Now to the beach. Head north on California 1 to sleepy little Cayucos, then continue north to larger, artsier Cambria, where you’ll probably want to see Moonstone Beach Drive (and you might want to sleep in one of the many inns and small hotels along the east side of the drive).
Next comes Hearst Castle at San Simeon. (There are seven kinds of tours; prices start at $25 per adult, $12 per child. Kids younger than 5 are admitted free.)
Then you double back on Highway 1 about 10 miles so you can climb California 46 through the oak-studded blond hills that lead east to Paso Robles and wine country.
Save a few minutes to wander downtown around Paso’s Downtown City Park at Spring and 12th streets (where there’s a little playground and room for kids to run). The Paso Robles Inn, across the street from the park, is a strong overnight option. (Rates drop especially low in August — less than $150 — when it gets beastly hot.)
Also, though most of the 200 or so wineries in these hills are adult-oriented destinations (check websites or call before showing up with children), a dozen or more wineries have things for kids to do, including bocce ball (Eberle Winery and Robert Hall Winery); cornhole (Lone Madrone); grape-juice tasting (Castoro Cellars); and ping pong (Sculpterra Winery & Sculpture Garden).
On the return journey south, you’ll be taking U.S. 101 south all the way. But you could hop off in Santa Barbara County to take California 154 and stop for a meal at Cold Spring Tavern. Park with care and order the tri-tip.
Round trip from downtown L.A.: About 490 miles
Mission San Luis Obispo de Tolosa, 751 Palm St., San Luis Obispo; (805) 781-8220
Madonna Inn, 100 Madonna Road, San Luis Obispo; (805) 543-3000
Apple Farm, 2015 Monterey St., San Luis Obispo; (805) 544-2040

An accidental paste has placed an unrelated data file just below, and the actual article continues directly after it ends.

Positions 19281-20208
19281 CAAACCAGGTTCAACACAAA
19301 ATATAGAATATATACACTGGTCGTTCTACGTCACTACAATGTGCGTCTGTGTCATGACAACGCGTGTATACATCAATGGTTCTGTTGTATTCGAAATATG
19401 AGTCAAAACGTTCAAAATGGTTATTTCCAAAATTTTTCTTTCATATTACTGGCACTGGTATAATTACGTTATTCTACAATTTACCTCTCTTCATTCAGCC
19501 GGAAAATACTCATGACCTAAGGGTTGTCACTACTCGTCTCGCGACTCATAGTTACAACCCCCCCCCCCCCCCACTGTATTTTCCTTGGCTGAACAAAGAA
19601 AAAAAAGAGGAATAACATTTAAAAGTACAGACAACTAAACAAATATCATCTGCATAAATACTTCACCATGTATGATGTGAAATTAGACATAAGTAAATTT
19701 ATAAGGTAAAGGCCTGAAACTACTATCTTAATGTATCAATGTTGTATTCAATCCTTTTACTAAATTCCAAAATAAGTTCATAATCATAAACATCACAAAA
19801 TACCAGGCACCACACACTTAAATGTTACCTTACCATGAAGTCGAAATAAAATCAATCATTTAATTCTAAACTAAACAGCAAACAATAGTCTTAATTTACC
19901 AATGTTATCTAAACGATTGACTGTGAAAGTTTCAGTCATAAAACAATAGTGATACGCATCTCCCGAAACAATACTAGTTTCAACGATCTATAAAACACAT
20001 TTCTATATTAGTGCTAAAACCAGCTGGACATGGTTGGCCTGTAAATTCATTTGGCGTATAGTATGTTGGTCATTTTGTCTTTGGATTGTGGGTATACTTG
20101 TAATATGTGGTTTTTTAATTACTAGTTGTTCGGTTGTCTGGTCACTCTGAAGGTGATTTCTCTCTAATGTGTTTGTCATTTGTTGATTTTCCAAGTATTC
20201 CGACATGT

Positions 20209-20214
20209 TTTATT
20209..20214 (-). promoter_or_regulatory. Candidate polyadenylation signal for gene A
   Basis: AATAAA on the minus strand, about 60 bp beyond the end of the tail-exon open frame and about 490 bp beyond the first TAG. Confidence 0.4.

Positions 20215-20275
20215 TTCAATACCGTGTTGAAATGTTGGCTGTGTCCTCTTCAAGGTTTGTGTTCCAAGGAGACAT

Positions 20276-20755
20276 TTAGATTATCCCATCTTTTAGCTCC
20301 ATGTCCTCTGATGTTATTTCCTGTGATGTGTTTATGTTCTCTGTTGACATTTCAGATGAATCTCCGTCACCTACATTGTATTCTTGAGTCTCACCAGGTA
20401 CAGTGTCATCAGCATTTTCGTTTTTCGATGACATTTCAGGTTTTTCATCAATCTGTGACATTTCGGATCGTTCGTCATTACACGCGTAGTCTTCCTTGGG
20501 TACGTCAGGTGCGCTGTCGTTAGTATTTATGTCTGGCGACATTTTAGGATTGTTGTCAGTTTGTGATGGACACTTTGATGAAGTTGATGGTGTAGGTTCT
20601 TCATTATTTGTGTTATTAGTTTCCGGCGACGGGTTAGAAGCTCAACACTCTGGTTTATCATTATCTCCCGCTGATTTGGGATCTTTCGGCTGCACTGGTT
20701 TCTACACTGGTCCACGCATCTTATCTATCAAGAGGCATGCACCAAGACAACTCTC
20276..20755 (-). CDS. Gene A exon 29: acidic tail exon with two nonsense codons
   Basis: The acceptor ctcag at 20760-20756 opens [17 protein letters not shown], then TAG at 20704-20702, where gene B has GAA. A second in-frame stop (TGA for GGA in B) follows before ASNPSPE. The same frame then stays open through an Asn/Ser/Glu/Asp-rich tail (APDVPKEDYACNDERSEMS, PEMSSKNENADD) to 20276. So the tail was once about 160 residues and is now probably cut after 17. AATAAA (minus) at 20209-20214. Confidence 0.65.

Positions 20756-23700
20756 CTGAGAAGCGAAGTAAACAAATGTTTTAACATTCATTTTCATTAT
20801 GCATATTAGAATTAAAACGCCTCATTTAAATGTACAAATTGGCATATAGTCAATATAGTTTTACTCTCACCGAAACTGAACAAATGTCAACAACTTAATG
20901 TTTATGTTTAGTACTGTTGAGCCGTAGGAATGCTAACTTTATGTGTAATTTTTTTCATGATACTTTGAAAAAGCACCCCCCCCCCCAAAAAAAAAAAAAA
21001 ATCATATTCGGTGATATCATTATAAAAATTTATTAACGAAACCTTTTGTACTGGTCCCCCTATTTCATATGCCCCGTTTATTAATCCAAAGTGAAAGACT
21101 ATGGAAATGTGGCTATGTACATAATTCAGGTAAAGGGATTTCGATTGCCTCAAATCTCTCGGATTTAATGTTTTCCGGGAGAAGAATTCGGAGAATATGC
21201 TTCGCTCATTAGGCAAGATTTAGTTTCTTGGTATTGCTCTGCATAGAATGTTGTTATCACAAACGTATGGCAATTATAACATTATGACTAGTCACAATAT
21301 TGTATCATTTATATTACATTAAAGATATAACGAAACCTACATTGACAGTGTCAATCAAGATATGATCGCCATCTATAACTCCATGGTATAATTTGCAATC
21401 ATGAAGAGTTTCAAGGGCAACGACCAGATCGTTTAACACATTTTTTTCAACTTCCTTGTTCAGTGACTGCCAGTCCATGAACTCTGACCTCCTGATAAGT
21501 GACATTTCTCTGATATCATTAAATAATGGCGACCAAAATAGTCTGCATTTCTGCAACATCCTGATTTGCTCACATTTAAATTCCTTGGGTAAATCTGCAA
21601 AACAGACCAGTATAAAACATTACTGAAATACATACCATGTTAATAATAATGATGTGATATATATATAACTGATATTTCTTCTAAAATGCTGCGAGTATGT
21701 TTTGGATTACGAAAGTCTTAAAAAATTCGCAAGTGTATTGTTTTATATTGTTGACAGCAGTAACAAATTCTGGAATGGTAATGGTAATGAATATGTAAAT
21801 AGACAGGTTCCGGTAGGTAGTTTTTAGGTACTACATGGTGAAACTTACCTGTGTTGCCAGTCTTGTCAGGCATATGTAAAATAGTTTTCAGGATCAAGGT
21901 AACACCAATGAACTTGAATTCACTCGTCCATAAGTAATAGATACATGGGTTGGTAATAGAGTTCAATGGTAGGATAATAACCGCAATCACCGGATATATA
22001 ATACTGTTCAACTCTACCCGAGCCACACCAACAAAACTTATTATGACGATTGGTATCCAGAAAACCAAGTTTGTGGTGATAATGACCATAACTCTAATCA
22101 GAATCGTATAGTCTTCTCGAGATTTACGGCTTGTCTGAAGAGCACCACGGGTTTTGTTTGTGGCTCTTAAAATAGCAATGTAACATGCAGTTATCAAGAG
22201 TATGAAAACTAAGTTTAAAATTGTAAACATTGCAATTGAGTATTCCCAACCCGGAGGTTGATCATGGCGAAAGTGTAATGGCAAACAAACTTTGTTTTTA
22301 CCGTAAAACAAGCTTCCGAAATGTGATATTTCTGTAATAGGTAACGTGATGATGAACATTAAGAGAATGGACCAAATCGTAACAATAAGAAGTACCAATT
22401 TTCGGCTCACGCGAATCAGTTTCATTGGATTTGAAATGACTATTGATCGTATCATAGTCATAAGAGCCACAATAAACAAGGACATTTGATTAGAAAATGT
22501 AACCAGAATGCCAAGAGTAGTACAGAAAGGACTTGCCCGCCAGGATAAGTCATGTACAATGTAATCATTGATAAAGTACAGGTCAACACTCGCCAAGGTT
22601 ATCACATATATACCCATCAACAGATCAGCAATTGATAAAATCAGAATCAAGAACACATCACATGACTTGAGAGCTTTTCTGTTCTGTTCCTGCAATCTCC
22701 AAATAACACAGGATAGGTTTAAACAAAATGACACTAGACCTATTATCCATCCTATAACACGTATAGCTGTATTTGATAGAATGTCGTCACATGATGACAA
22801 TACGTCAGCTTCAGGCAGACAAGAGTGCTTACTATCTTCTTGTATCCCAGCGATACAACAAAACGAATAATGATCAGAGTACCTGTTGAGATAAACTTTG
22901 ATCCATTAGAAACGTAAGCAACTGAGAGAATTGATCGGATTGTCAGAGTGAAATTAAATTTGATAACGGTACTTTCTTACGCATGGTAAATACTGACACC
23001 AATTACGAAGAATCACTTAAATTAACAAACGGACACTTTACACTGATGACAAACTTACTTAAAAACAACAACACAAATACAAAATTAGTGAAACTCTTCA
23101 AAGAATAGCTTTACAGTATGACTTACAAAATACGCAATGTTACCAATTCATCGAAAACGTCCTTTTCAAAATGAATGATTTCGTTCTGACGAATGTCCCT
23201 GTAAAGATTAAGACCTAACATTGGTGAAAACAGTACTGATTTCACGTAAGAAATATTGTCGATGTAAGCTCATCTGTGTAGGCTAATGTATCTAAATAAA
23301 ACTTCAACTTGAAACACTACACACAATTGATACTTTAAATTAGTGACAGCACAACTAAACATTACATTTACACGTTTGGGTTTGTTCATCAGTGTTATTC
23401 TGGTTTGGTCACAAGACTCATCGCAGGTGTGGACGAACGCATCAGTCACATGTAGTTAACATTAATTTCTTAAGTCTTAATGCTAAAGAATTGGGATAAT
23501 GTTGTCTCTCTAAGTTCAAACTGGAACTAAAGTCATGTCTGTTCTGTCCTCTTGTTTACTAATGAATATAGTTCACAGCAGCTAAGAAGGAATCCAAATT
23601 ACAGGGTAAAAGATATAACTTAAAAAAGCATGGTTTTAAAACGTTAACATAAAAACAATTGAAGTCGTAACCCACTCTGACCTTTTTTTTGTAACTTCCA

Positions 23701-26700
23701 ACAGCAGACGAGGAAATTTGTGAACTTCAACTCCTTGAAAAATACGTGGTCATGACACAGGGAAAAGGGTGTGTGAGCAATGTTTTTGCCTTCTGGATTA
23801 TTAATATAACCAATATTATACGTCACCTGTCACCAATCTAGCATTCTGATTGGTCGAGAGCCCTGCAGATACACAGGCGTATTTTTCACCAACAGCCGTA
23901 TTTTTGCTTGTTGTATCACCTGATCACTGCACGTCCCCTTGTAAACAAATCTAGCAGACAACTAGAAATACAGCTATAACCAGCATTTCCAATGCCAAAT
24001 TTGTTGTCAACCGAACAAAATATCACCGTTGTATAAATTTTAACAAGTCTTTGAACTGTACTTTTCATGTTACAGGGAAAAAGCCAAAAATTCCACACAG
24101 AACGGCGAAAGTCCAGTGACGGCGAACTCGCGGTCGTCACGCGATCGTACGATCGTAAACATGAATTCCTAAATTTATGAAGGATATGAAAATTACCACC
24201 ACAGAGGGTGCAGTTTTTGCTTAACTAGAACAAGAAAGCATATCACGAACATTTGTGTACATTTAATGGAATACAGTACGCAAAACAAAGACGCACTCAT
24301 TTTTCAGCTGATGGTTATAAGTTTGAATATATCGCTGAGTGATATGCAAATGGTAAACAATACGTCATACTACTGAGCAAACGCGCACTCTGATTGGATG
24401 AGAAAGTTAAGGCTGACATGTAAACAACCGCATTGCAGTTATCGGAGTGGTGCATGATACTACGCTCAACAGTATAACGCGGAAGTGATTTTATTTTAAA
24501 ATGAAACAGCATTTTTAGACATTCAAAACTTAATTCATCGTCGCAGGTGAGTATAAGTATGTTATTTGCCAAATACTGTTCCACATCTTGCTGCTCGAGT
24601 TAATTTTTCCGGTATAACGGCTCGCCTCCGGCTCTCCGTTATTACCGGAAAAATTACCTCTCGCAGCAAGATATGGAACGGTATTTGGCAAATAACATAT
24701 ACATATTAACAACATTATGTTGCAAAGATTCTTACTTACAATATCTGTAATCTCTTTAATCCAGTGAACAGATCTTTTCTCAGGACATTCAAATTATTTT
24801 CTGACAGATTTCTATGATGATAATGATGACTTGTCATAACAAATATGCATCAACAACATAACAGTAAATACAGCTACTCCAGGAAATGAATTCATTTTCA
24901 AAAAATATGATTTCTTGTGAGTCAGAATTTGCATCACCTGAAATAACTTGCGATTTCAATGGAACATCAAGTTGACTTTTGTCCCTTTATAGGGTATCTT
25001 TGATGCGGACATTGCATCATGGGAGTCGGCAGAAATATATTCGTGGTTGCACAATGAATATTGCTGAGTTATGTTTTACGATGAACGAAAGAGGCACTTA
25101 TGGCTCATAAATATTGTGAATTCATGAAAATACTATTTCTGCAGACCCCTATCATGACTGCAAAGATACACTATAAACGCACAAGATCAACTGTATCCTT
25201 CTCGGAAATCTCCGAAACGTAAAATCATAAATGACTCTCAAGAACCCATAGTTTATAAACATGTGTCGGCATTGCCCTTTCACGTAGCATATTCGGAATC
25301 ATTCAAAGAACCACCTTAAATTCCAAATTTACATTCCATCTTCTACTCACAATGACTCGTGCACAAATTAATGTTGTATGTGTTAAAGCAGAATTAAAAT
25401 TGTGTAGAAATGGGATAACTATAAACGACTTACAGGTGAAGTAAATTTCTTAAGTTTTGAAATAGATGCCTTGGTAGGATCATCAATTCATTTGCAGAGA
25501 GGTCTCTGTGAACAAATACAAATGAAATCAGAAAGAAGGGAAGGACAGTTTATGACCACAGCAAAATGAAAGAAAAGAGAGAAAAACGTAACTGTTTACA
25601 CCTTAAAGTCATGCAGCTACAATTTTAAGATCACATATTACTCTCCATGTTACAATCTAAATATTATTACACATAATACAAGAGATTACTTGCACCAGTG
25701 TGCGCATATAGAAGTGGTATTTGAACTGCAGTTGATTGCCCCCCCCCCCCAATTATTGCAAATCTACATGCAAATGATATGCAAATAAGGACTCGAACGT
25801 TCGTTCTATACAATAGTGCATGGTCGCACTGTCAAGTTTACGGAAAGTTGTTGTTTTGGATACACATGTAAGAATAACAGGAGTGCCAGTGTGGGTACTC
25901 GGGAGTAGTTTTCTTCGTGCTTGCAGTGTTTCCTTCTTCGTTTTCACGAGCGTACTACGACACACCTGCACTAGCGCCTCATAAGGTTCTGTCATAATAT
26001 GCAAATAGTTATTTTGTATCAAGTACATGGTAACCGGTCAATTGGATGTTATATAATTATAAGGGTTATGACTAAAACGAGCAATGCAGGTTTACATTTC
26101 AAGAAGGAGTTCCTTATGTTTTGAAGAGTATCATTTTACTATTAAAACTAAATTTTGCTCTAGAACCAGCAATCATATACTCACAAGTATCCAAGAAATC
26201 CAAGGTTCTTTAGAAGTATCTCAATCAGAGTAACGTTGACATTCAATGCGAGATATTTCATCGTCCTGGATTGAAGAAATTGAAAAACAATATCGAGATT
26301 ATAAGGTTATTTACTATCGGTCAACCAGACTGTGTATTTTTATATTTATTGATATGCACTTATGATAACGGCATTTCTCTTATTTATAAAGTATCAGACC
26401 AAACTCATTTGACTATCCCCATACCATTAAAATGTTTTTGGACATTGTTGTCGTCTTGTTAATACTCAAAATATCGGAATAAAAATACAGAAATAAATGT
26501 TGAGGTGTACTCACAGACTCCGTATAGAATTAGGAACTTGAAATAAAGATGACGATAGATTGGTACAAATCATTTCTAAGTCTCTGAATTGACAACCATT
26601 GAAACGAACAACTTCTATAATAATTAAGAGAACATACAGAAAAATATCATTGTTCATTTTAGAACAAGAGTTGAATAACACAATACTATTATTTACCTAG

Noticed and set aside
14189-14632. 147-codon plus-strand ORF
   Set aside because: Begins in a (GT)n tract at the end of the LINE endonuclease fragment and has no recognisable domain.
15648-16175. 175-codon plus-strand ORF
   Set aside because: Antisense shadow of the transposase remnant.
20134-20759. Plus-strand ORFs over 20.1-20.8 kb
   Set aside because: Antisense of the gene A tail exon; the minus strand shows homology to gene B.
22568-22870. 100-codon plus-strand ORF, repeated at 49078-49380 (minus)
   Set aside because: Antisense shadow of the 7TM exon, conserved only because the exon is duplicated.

Hikespeak guide to Poly Canyon Design Village
Palm Springs and Coachella Valley
Head east on Interstate 10, keep an eye out for desert windmills, then bear south on California 111 to the northern outskirts of Palm Springs, where you’ll find the road to the Palm Springs Aerial Tramway.
The 10-minute tram ride ($16.95-$25.95 per person) will take you to the upper slopes of Mt. San Jacinto (8,516 feet above sea level). The panorama-rich trip is always an escape from the heat, and sometimes there’s snow on top.
To continue your explorations on foot, proceed to the Living Desert Zoo & Gardens (admission $9.95 -$19.95), where there are giraffes to feed and various desert flora, fauna and a massive model train setup. (Camel rides, now on hiatus, are scheduled to resume in the fall.)
When it comes time to sleep, beware those stylish Midcentury Modern inns. They’re great for couples, but many of them scorn children.
Instead, think of pools and games, which you can find with a rental house or at a big hotel. (My family has enjoyed the Renaissance Indian Wells several times.)
Finally, to get full desert immersion and see some native California palm trees, hike Palm Canyon. The standard three-mile loop (lots of boulders and some shade along the creek bed) is enough for most people.
Like nearby Tahquitz, Andreas and Murray canyons, this one is owned by the Agua Caliente Band of Cahuilla Indians and open to hikers; admission $5-$9 per person.
On the way back to Los Angeles, stop for date shakes at Hadley’s in Cabazon, which dates to the 1930s. The site is not the quaint fruit stand it once was (the new building looks like a Whole Foods outlet), but the shakes are as sweet and cold as ever.
Round trip from downtown L.A.: About 275 miles
Palm Springs Aerial Tram, 1 Tram Way, Palm Springs; (888) 515-8726
The Living Desert Zoo & Gardens, 47900 Portola Ave., Palm Desert; (760) 346-5694
Follow Reynolds on Twitter: @MrCSReynolds